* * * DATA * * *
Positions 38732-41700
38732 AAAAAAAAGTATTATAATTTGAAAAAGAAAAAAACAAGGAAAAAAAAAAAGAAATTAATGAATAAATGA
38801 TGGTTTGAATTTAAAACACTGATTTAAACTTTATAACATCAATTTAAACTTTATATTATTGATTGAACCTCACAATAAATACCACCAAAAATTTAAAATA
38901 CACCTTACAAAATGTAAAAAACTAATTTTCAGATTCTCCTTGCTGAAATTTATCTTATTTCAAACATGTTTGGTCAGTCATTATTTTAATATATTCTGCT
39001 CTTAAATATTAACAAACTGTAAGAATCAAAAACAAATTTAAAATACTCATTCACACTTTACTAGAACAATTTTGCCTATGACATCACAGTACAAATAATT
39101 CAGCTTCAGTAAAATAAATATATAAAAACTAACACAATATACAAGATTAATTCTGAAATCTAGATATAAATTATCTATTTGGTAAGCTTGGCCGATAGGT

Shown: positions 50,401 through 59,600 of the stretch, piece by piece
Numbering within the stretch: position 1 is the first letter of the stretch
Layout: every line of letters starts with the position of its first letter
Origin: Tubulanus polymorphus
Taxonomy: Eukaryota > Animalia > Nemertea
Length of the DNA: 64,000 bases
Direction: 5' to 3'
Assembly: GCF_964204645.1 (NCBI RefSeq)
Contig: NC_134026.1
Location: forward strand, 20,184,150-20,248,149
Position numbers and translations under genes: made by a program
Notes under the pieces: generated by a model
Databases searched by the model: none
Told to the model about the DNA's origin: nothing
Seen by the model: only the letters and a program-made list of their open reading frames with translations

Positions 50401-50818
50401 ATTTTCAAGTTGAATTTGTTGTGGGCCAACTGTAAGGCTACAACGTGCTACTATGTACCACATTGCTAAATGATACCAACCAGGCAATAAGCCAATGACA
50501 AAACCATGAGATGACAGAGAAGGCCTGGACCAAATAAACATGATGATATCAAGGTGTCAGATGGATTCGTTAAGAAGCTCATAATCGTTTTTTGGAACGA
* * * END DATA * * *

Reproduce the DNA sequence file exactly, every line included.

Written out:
Positions 38732-41700
38732 AAAAAAAAGTATTATAATTTGAAAAAGAAAAAAACAAGGAAAAAAAAAAAGAAATTAATGAATAAATGA
38801 TGGTTTGAATTTAAAACACTGATTTAAACTTTATAACATCAATTTAAACTTTATATTATTGATTGAACCTCACAATAAATACCACCAAAAATTTAAAATA
38901 CACCTTACAAAATGTAAAAAACTAATTTTCAGATTCTCCTTGCTGAAATTTATCTTATTTCAAACATGTTTGGTCAGTCATTATTTTAATATATTCTGCT
39001 CTTAAATATTAACAAACTGTAAGAATCAAAAACAAATTTAAAATACTCATTCACACTTTACTAGAACAATTTTGCCTATGACATCACAGTACAAATAATT
39101 CAGCTTCAGTAAAATAAATATATAAAAACTAACACAATATACAAGATTAATTCTGAAATCTAGATATAAATTATCTATTTGGTAAGCTTGGCCGATAGGT

Shown: positions 50,401 through 59,600 of the stretch, piece by piece
Numbering within the stretch: position 1 is the first letter of the stretch
Layout: every line of letters starts with the position of its first letter
Origin: Tubulanus polymorphus
Taxonomy: Eukaryota > Animalia > Nemertea
Length of the DNA: 64,000 bases
Direction: 5' to 3'
Assembly: GCF_964204645.1 (NCBI RefSeq)
Contig: NC_134026.1
Location: forward strand, 20,184,150-20,248,149
Position numbers and translations under genes: made by a program
Notes under the pieces: generated by a model
Databases searched by the model: none
Told to the model about the DNA's origin: nothing
Seen by the model: only the letters and a program-made list of their open reading frames with translations

Positions 50401-50818
50401 ATTTTCAAGTTGAATTTGTTGTGGGCCAACTGTAAGGCTACAACGTGCTACTATGTACCACATTGCTAAATGATACCAACCAGGCAATAAGCCAATGACA
50501 AAACCATGAGATGACAGAGAAGGCCTGGACCAAATAAACATGATGATATCAAGGTGTCAGATGGATTCGTTAAGAAGCTCATAATCGTTTTTTGGAACGA